…and when treasure becomes art…
Portlander’s Robyn and Dave Stein have pooled their talents, finding themselves among a community of local artists who will be showcasing their wares this summer at the “Cracked Pots” 15th Annual Art Show this summer. McMenamins at Edgefield is hosting a show of art created from recycled materials, 22-23 July. The Stein’s Glass Garden Flowers will be among the featured pieces on display and for sale.
The story behind the wonderful garden decorations the Steins have been creating is as interesting as the pieces themselves. I asked Robyn where the inspiration came from and she said, “We have always enjoyed garden art and have some interesting pieces sprinkled throughout our garden (gongs, concrete hand, sculpture, bird houses, garden shed). I also enjoy crafts and love finding vintage items at yard and garage sales and thought it would be interesting to use some of my finds in a garden art project. Putting these hobbies together inspired me to embark on this undertaking.”
The Steins are no strangers to the creative arts. Robyn has an extensive background in vintage crafts, boutique cuisine, and culinary instruction. Her husband Dave is a Portland native. Recently retired from a career in industrial products logistics, Dave has quite a bit of experience with his mechanical hobbies – one of them being an avid collector of vintage Motoguzi Motor Cycles. Dave is also a master gardener and his handy with just about any project. His custom designed hand crafted garden shed that stands in the corner of the Stein’s rear garden was featured in the “Oregonian’s” Sunday Magazine.
The Glass Flowers that the Steins create are a result of their collective creative energies. Curious as to how the idea germinated and blossomed, Robyn offered the source of such inspiration, ” I am always looking for new craft ideas. The Glass flowers were not an original idea. We met a woman at the last ‘Crackedpots’ show, who used mostly ceramic and metal pieces in her flowers. We also heard about a woman on the East Coast doing it as well, and thought this would be a fun garden art project Dave and I could do together.”
When talking with Robyn about the sources of materials they use in their art, she explained, “After I got the idea, I knew I would be shopping for plates, bowls, saucers, votives, vases, and other interesting glass and ceramic plates, all at yard, garage, estate sales and second hand stores.”
I was also curious as to the planning that goes into this style of art. Robyn explained further, “At first, I had a vision ahead of time, but found this usually did not work. It is mostly trial and error, mixing and matching, like putting a puzzle together. It is harder than it looks. Sometimes, one plate seemingly appears to compliment another piece nicely, butafter putting them together,they do not fit. Or I would never imagine some pieces together, but after stacking them, they are transformed and repurposed to a beautiful glass flower.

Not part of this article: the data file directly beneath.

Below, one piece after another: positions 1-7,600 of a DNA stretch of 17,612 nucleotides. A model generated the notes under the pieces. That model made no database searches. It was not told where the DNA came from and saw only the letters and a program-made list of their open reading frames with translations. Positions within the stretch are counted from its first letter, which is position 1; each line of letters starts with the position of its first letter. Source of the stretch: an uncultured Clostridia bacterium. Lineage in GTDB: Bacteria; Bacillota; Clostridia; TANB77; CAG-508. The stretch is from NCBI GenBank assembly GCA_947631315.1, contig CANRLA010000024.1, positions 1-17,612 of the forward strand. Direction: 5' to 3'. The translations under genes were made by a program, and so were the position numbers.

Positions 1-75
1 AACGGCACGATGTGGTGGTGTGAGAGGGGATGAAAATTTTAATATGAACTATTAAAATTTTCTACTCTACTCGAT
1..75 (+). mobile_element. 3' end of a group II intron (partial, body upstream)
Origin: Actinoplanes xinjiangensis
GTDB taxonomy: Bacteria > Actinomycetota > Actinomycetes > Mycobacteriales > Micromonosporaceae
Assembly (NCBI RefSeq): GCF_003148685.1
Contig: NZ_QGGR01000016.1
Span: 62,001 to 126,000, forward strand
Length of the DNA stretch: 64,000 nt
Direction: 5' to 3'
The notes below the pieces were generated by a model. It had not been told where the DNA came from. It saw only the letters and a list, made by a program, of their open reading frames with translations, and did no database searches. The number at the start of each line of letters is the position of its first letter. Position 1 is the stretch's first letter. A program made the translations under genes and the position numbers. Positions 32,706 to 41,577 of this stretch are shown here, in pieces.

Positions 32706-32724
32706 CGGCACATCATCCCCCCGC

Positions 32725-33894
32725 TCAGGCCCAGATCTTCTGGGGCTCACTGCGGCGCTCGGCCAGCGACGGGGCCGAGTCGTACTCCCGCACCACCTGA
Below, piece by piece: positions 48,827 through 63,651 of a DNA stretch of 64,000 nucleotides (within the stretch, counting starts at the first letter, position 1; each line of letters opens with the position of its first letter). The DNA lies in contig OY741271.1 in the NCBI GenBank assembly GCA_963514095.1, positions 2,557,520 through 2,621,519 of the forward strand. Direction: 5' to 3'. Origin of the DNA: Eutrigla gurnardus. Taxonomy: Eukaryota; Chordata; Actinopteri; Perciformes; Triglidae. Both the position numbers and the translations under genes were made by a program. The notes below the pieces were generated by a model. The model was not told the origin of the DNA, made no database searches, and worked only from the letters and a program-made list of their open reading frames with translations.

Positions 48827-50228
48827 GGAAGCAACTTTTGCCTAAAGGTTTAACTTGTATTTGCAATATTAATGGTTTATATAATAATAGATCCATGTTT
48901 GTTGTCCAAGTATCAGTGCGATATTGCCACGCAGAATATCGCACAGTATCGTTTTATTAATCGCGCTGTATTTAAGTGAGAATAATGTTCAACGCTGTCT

Being glass and fragile in nature, many of the pieces have become damaged or broken over the years, either chipped, cracked or scratched, and are no longer desirable. In some instances, they are thrown away or dumped, ending up in the garbage or ultimately in a landfill. Or they are no longer considered to be in fashion, becoming outdated, and therefore sold at garage or yard sales or donated to second hand stores, in hopes of finding a new home or being repurposed to a second life.”
The pieces that make up the Glass Flowers look pretty straight forward, but then I got to thinking, if it were easy, everyone would be making them. After all, they are very attractive and produce a visual effect of being perpetually in bloom.
Given her husband Dave’s experience with designing and planning larger construction projects, along with his attention to detail devoted to a few of his other hobbies, Dave’s talents are the perfect complement to the Steins’ budding cottage industry of crafting the Glass Flowers. “My husband is handy, knows how to operate power tools and offered to help me put the glass flowers together. At first, he was going to teach me how to do the technical aspects, but then he enjoyed doing it and this became his area of expertise. My role is to gather the glass and assemble the pieces together, a job Dave prefers that I do. Sometimes I ask his opinion on what he thinks of the piece, and he gives me good feedback, but overall, we have clearly defined roles. We would not be doing this without the other… We jokingly call ourselves “Yin and Yang Productions.”
The Stein’s Glass Flowers are still in the germination stage of a budding business venture. Their art work is indeed for sale. The Stein’s Glass Flowers are available for purchase at Garden Fever in NE Portland (3433 NE 24th Avenue) and can also be bought at the “CrackedPots” show this summer. Otherwise, the Steins currently operate their craft business by word of mouth. You can email them direct at firstname.lastname@example.org.
More information about GardenFever is available at this link.